Payment can be an experience
Hiding the bill under a mountain of peppermints is a crime. Even paying can be part of the experience.
Prices don’t have to be fixed. Budweiser, for example, adapts their prices to the summer heat: the higher the temperature, the larger the discount. There is also an increasing amount of concepts where you pay according to the day and how long you spend, regardless of what you eat or don’t eat. The only thing that matters is what day you visit and how much time you plan to spend there. This gives the guests control of the price. Vandaag in Amsterdam shows you can even do this in an all-you-can-eat restaurant.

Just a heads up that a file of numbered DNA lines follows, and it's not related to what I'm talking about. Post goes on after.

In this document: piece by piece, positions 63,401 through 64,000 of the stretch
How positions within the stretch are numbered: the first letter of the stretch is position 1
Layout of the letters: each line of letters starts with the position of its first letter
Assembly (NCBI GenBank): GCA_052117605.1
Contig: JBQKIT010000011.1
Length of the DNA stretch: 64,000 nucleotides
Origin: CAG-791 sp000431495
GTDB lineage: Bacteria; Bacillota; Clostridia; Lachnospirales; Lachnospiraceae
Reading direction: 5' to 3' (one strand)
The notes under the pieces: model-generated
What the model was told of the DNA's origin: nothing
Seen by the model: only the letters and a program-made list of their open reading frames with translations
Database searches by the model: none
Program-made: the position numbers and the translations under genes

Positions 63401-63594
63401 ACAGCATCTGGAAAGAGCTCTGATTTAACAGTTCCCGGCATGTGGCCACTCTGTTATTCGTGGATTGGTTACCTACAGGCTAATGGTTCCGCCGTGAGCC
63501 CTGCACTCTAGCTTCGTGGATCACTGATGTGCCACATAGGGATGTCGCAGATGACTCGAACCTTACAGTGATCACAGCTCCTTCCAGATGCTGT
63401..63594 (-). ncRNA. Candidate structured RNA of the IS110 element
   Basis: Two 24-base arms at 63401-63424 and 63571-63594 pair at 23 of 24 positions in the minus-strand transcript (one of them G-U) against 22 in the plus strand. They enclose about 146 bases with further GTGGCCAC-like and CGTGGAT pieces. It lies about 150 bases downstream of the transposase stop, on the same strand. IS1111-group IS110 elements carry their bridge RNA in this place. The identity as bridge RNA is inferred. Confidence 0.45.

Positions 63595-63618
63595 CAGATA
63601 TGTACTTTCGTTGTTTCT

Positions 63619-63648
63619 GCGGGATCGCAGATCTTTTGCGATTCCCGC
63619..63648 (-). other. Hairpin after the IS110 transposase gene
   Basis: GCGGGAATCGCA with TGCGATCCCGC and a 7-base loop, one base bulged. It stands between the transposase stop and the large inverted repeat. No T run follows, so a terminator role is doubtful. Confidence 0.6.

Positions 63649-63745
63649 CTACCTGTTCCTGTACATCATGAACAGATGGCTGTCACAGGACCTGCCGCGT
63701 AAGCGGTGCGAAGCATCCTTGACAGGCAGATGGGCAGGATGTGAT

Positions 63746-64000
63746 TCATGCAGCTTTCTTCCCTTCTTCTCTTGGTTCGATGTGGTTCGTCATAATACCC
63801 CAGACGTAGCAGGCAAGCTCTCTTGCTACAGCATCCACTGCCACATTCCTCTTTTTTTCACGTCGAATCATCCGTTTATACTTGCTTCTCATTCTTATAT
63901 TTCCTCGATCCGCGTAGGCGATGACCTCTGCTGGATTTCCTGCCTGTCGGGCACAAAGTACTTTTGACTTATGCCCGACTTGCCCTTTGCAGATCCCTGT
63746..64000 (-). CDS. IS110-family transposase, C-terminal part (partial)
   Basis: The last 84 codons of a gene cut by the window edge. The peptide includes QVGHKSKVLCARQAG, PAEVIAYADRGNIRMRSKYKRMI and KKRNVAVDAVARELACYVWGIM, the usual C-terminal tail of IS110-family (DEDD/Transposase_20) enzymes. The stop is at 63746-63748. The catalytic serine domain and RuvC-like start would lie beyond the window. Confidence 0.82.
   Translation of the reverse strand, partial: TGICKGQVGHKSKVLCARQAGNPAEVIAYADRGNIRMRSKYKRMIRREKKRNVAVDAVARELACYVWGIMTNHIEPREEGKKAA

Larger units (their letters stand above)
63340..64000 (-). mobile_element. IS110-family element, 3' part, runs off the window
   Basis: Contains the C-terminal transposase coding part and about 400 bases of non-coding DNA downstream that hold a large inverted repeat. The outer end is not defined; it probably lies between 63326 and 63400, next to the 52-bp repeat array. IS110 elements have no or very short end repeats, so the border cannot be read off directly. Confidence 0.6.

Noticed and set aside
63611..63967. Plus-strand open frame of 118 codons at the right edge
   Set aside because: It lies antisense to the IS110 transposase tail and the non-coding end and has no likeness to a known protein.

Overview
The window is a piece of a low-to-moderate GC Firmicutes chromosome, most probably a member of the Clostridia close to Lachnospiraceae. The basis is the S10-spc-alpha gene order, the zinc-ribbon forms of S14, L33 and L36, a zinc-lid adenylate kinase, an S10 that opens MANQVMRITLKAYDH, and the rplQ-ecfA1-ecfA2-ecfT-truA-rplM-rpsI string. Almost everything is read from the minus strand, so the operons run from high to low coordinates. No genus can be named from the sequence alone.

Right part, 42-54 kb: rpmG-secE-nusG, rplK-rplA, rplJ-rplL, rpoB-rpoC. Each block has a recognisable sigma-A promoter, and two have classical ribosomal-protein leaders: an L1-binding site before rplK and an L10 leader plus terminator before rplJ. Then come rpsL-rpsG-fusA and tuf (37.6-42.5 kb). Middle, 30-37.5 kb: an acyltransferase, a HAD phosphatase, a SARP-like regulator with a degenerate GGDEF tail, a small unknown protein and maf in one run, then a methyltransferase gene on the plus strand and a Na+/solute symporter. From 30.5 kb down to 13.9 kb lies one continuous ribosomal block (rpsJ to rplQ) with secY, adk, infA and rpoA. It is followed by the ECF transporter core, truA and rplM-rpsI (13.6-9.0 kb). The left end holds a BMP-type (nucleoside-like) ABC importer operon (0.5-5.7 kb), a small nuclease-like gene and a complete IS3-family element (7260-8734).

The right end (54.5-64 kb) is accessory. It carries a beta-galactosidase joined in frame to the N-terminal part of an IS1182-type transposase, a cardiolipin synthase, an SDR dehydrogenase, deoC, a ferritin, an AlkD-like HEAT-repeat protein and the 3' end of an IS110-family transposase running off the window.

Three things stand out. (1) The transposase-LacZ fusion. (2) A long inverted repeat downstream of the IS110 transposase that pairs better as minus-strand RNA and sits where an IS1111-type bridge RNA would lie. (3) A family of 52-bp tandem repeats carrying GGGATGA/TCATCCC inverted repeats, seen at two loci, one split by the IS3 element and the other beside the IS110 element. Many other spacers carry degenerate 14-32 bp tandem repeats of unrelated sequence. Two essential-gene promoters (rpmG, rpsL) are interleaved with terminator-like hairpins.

Pay as you wish
Let the guests decide how much your product is worth. Take Jon Bon Jovi’s restaurant, Soul Kitchen in New York. The menu has no prices; the guests decide how much they feel like paying.
Pay it forward
Guests don’t pay for themselves; they pay for the next person in line. This friendly gesture started at a Starbucks, where a woman decided to pay for the coffee of the next person. Now there is a restaurant based on this gesture: Rosa’s Fresh Pizza. You can buy a slice for a dollar, but you can also pay extra to hang a Post-It on the wall worth one pizza slice. This random-act-of-kindness-concept is appreciated by the homeless. They can just grab a post it and get a free slice. The restaurant is not only filled with free slice post-its, but with thank you notes as well.
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